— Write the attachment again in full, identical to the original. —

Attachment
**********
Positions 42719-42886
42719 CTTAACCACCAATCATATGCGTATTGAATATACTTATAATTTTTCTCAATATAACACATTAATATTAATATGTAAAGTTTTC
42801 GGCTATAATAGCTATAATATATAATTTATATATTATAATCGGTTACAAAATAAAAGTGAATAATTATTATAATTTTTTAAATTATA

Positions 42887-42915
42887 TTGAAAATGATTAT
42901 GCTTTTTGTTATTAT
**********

Positions 42719-42886
42719 CTTAACCACCAATCATATGCGTATTGAATATACTTATAATTTTTCTCAATATAACACATTAATATTAATATGTAAAGTTTTC
42801 GGCTATAATAGCTATAATATATAATTTATATATTATAATCGGTTACAAAATAAAAGTGAATAATTATTATAATTTTTTAAATTATA

Positions 42887-42915
42887 TTGAAAATGATTAT
42901 GCTTTTTGTTATTAT